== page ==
Bath Beach

War veterans donate monument to St. Finbar Church

VFW post says ‘never forget those who made ultimate sacrifice’

June 2, 2014 By Paula Katinas Brooklyn Daily Eagle
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A monument to fallen military men and women stands in the garden outside a Bath Beach church, thanks to dedicated members of a Veterans of Foreign Wars post who donated the granite tribute.

The monument, donated by the Capt. Vincent F. Atene VFW Post #3230, is located at Saint Finbar Catholic Church, at 138 Bay 20th St. The memorial, made to look like a gravestone, was dedicated on Sunday by the Rev. Michael Louis Gelfant, the church’s pastor, following a mass held in honor of veterans.

The inscription reads, “In memory of all those who served in the armed forces and those who made the supreme sacrifice. We will never forget them.”

“This is an opportunity for us as a parish to pause and pay tribute to those who serve,” Gelfant told parishioners during the mass. “To be a soldier is a vocation. Let’s never forget those who died.”

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The monument is “not a cold stone,” but an object “built with love,” the pastor said.

There was a short prayer service and the playing of “Taps” on a bugle. Gelfant blessed the monument with holy water. State Sen. Marty Golden (R-C-Bay Ridge-southwest Brooklyn) was among those who attended the dedication.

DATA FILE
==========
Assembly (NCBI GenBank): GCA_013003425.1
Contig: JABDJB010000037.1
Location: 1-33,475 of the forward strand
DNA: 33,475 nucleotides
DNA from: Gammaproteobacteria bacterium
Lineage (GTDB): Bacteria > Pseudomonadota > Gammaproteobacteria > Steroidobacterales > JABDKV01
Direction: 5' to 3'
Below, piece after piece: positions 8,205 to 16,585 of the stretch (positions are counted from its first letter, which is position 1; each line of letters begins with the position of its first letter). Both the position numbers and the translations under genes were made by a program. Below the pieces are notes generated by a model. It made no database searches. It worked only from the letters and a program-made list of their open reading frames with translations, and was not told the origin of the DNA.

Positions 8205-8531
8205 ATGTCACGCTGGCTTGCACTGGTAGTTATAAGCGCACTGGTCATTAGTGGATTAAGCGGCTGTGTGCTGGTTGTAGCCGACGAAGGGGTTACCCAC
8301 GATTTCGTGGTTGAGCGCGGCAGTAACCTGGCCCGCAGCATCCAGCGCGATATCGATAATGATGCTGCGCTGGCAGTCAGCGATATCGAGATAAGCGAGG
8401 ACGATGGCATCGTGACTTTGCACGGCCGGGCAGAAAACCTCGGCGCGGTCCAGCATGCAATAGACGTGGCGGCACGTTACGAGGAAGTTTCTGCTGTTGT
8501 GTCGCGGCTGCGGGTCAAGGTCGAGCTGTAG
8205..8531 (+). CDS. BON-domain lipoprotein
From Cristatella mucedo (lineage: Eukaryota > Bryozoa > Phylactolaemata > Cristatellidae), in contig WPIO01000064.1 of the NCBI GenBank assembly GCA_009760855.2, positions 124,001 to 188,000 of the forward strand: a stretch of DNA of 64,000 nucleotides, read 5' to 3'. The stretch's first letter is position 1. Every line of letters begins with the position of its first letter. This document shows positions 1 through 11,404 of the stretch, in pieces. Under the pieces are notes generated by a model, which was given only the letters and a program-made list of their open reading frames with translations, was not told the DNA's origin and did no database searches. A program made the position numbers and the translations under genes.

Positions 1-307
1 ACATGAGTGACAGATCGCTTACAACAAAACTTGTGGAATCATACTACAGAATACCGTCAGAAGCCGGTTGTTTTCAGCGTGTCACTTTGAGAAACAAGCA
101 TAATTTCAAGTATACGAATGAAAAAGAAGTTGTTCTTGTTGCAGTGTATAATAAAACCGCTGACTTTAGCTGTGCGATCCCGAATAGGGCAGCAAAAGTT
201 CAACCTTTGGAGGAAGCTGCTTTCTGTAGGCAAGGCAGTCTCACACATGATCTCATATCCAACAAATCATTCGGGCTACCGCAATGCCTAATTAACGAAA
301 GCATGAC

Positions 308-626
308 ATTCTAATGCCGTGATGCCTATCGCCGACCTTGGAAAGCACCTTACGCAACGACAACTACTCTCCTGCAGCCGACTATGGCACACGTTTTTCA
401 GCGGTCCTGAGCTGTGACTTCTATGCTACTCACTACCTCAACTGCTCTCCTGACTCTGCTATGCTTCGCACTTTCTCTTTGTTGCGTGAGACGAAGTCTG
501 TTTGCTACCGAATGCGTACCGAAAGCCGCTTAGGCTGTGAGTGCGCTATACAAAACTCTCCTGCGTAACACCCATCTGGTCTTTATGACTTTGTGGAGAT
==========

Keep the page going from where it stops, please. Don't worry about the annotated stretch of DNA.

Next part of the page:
The story of how the monument came to be placed at St. Finbar Church starts with Gelant.

Eager to find a way to pay tribute to military men and women killed in action, the pastor approached one of his parishioners, Charles Shelley, whose late father, also named Charles, was a World War II veteran. Shelley keeps in touch with the members of the Atene VFW Post, where his dad had once served as president. “Father Gelfant said he wanted to put up some kind of memorial up, so I approached the VFW. When I told the guys about it, they said they would donate it,” Shelley told the Brooklyn Eagle.

“It was very, very generous of them,” Shelley added.

“We thought it was the right thing to do. Our membership went along with it,” Joe Ruggiero, a World War II veteran and secretary-treasurer of the post, told the Eagle. “We have some funding. We try to give to schools, churches. It’s very important to remember the sacrifices that people made.” 

Ruggiero and Post Commander Angelo Tammaro placed a wreath and red, white and blue roses on the monument. Tammaro served in the navy during World War II.

Vincent Atene, the man for whom the VFW post is named, was an army doctor killed in World War II.

The VFW-donated monument is not the only tribute to war veterans that St. Finbar has. In the lower church, a plaque containing the names of parishioners killed in World War II hangs on a wall. “A lot of guys from the parish joined the service during the war,” Shelley said.

Shelley’s father took part in D-Day, storming the beach at Normandy.

In his homily during the mass, Gelfant reminded parishioners that the sacrifices made by those who fight this country’s wars paved the way for their fellow Americans to live freely. “They were in the trenches so we could worship freely,” he said.




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